As a common medical complaint amongst people of all ages, back pain can arise for a number of reasons. In many cases, it has a mechanical cause, which means it's occurring because of a muscular strain following an injury or repeated bad posture. If you regularly suffer from backache and you're interested in using self-care techniques, here are some you may find handy:
Tackle acute pain with ice
If your back pain follows an acute injury, try using ice in the first 24 to 48 hours. This is the best time for icing backache, as it's when most of the body's inflammatory processes are at their worst. The ice will narrow some of the blood vessels that deliver fluid to the area, reducing the inflammation. As a result, you'll find that there's less pressure on the surrounding nerve endings, which then limits the pain signals reaching your brain.
Address your back pain with heat
If you suffer from chronic backache or it's been more than 48 hours since the injury, start approaching the area with heat instead. From hot water bottles to lavender-infused microwave bags, each one can provide instant relief that you'll benefit from for a few hours. Before applying any hot item to your skin, place the back of your hand on it to make sure it isn't overly hot and likely to cause a burn. If the heat is too intense, try wrapping it in a towel. Applying heat to the painful area makes the most of gate theory, which is an approach that involves swapping the painful stimuli for one that's soothing, resulting in comfortable sensations instead.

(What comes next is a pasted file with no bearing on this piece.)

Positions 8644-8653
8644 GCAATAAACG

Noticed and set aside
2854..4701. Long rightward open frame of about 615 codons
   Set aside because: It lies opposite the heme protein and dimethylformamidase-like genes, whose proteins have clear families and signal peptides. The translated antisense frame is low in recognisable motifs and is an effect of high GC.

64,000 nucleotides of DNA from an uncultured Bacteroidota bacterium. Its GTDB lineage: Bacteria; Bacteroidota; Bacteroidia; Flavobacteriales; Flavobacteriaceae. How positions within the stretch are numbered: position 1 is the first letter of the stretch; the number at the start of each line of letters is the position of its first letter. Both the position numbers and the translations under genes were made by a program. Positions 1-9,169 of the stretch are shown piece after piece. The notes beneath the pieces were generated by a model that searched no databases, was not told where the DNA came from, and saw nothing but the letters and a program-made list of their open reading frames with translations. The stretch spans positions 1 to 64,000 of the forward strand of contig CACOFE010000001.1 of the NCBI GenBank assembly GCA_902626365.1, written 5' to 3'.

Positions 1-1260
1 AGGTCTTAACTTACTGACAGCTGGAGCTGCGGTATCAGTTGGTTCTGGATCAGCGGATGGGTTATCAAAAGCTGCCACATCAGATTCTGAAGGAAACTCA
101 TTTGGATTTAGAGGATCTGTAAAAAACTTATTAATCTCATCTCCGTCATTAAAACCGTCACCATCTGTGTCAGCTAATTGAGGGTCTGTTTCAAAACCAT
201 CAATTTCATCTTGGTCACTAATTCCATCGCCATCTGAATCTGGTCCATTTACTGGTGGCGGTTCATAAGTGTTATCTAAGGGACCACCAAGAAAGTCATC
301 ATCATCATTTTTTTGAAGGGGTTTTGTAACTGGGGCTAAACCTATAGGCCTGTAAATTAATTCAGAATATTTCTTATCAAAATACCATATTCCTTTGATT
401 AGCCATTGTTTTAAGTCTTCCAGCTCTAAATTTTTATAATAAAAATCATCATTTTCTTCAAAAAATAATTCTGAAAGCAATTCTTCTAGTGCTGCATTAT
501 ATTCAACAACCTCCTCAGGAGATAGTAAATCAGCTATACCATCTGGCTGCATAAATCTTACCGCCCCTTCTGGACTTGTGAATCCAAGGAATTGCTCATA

Maintain your usual movements
Much like your joints, your spine will start to suffer if you don't engage it in regular movements. As such, you won't do your back pain any favours if you insist on spending most of your time in bed or on the sofa. In addition to doing chores around the house or in the garden, put on your walking shoes and spend time outdoors each day. Encouraging your spine to mobilise reduces inflammation in the painful area and strengthens the muscles surrounding it. Many people also find that gentle exercise distracts them from the pain.
Finally, if you suspect that the pain is getting worse because of how you posture yourself during the day, make positive changes to the way you sit and stand. You might also want to address other ongoing triggers, including carrying heavy bags on one shoulder or not using manual handling techniques at work.